Health Insurance For Travelers
Coverage in Ecuador will depend on the type of insurance that you
have. Therefore ask about pertinent details from your insurance carrier.
It is a good idea to always carry a copy of the policy with you in
case the original is lost. You should also keep copies of receipts
when you use the insurance.
In general, if you need hospitalization, the traveler
will have to pay the hospital and then later be reimbursed by the
insurance company. In most hospitals and clinics, credit cards are
Medical Attention in
Ecuador: Doctors, Hospitals & Pharmacies
In Ecuador there are many quality hospitals and clinics where the
traveler can be treated if there is some emergency while in the country.
In the case that some type of medication is needed, the traveler can
obtain this at any pharmacy. The largest chain of pharmacies in Quito
and in the country is Fybeca. Throughout the city, small and large
pharmacies can be found. But remember that if you generally take some
specific medication in your home country, this type of medication
may not exist in Ecuador so you should make sure to bring a large
enough supply of the product to last you during your stay.
It is also recommendable to know generic names of certain medications.
Altitude or Mountain Sickness
Quito and the rest of the Ecuadorian Andes lie above 9000 feet. Therefore
altitude sickness is a real possibility. To prevent this malady, characterized
by pounding headache and nausea and, in the most severe cases, coughing
blood and death risk, make sure you acclimatize slowly to the altitude.
The first few days at altitude you should not exert yourself, drink
plenty of fluids and avoid alcohol and tobacco. Acetazolamide is the drug of choice to prevent altitude sickness. The usual dosage is 125 or 250 mg two or three times daily starting 24 hours before arriving to the highlands and continuing for 48 hours after arrival. If you have a heart
condition, please check with your doctor for further restrictions.
Necessary Vaccinations & Prophylaxis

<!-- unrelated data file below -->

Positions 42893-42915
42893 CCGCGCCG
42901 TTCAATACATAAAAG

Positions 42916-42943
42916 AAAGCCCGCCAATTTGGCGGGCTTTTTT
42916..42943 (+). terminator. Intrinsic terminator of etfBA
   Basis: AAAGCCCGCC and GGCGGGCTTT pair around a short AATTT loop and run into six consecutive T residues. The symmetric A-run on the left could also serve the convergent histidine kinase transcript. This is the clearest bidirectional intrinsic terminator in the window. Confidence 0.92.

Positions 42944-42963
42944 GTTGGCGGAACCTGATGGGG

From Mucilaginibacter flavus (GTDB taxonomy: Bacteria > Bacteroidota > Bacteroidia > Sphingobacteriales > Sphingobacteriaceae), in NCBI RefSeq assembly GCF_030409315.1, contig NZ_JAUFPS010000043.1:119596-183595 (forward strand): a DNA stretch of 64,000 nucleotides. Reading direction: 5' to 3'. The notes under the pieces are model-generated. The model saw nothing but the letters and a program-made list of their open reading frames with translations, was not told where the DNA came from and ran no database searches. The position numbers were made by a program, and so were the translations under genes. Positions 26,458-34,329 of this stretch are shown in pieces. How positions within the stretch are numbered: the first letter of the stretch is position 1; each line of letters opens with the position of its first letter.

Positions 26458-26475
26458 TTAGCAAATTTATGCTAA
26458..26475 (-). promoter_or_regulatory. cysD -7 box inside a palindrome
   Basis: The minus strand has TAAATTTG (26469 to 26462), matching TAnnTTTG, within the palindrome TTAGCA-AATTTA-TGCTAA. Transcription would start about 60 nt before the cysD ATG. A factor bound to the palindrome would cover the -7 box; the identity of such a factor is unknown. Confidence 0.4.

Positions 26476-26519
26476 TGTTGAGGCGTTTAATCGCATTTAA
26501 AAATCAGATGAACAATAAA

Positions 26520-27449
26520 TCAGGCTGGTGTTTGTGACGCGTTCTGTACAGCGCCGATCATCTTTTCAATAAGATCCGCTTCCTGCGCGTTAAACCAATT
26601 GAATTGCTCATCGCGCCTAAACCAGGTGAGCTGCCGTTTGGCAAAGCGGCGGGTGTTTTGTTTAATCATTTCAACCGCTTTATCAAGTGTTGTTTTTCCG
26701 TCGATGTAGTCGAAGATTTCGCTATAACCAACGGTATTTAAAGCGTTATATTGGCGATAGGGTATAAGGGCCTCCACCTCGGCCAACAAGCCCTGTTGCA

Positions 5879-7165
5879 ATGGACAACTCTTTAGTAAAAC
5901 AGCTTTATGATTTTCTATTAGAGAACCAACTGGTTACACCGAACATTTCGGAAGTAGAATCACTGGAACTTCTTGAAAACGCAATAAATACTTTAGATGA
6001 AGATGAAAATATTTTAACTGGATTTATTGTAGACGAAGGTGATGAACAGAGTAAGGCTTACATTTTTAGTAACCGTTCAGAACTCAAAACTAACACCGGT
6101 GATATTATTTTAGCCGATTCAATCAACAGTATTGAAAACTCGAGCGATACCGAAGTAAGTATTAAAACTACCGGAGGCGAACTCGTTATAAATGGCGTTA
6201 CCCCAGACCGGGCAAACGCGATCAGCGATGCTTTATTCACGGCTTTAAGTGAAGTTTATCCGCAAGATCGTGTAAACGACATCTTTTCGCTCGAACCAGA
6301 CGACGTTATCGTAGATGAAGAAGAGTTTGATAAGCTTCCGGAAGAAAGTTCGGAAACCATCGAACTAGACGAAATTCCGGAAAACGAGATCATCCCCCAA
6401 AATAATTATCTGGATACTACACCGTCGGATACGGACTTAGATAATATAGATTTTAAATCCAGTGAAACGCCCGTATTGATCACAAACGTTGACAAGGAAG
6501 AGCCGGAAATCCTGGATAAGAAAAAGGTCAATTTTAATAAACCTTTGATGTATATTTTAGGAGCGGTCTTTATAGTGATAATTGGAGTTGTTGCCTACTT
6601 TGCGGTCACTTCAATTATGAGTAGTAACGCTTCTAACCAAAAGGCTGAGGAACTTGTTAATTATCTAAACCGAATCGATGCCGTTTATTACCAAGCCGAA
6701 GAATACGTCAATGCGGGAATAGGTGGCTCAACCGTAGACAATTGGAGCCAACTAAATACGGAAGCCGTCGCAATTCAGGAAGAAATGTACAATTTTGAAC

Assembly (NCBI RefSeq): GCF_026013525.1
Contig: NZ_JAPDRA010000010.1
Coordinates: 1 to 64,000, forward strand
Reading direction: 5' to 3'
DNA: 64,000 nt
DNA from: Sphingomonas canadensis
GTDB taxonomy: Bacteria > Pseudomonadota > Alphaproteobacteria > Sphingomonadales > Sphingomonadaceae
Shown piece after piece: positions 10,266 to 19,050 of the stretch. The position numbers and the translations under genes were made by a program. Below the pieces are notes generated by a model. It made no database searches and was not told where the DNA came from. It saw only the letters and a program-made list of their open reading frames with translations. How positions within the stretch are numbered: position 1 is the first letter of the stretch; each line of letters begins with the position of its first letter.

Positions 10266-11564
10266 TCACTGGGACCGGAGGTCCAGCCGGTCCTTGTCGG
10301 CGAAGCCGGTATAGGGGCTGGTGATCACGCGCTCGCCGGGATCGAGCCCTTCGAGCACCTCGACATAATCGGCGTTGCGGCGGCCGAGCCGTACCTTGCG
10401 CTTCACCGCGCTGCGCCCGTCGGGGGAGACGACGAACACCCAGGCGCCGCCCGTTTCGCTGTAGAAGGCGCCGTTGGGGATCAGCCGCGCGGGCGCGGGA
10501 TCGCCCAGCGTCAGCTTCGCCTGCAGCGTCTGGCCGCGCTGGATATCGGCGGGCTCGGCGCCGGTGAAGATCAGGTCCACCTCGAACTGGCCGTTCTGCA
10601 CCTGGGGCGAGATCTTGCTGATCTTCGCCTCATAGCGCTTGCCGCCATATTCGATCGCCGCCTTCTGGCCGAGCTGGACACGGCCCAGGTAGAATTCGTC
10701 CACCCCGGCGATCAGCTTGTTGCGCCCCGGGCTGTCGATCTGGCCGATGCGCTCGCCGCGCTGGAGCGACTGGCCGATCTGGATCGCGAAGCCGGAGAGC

For traveling to Ecuador, you should be vaccinated against some of the diseases
found in Ecuador. This should be done under the supervision of
your doctor. It is recommended that the traveler consult with a doctor
about this at least 2 months prior to travel.
The most common prophylaxis one needs when traveling to certain regions of Ecuador is against malaria. Prophylaxis with Lariam, Malarone or doxycycline is recommended only for the Amazon basin region and the rural coastal lowlands. Malarial prophylaxis is not needed for the Galapagos Islands.
Vaccinations recommended for traveling to Ecuador are as follows:
Hepatitis A - Recommended for all travelers. Vaccine lasts about 10 years.
Hepatitis B - For travelers who may have close contact with local residents, especially if visiting Ecuador for more than 6 months.
Typhoid - For travelers who may eat or drink outside major restaurants and hotels.
Yellow fever - Recommended for travel in the Amazon basin region and the rural coastal lowlands.
Rabies - Though not common in Ecuador, a rabies vaccine is recommended for travelers who may have direct contact with stray animals and may not have access to medical care.
Tetanus-diphtheria - Revaccination is recommended every 10 years
Food , Water & Diarrhea
Travelers' diarrhea is the most common travel-related ailment. The key to prevention is water and food precautions. In Ecuador, you cannot drink water directly from the tap because
it is not purified. To drink bacteria free and safe water you should
boil it or buy bottles of purified water that you can find in any
store in the country. In the same manner if you are going to drink juice, you should be
sure that it is made with pure or boiled water, especially if water
is added after the juice is already made.
All travelers should bring along an antibiotic and an antidiarrheal drug to be started promptly if significant diarrhea occurs, defined as three or more loose stools in an 8-hour period or five or more loose stools in a 24-hour period, especially if associated with nausea, vomiting, cramps, fever or blood in the stool. A quinolone antibiotic is usually prescribed: either ciprofloxacin 500 mg twice daily or levofloxacin 500 mg once daily for a total of three days.
An antidiarrheal drug such as Imodium or Lomotil should be taken as needed to slow the frequency of stools, but not enough to stop the bowel movements completely.
Most cases of travelers' diarrhea are mild and do not require either antibiotics or antidiarrheal drugs. Adequate fluid intake is essential.
If diarrhea is severe or bloody, or if fever occurs with shaking chills, or if abdominal pain becomes marked, or if diarrhea persists for more than 72 hours, medical attention should be sought.
The Ecuadorian dishes, the ingredients and condiments
tend to be very different from those in your home country, so enjoy
them with caution. Eat small portions and observe how your organism
reacts to the new product. Many food intoxications are caused by not
giving yourself the necessary time to get used to the new food.
Use common sense, the cleaner the places, the more trustworthy they
are. If you aren't sure, ask someone from the city or neighborhood
about the quality of service of a specific place. If you are going
to eat fruits or vegetables, you should wash them well with purified
water in order to avoid problems later.
For more info please see: MDTravelHealth.com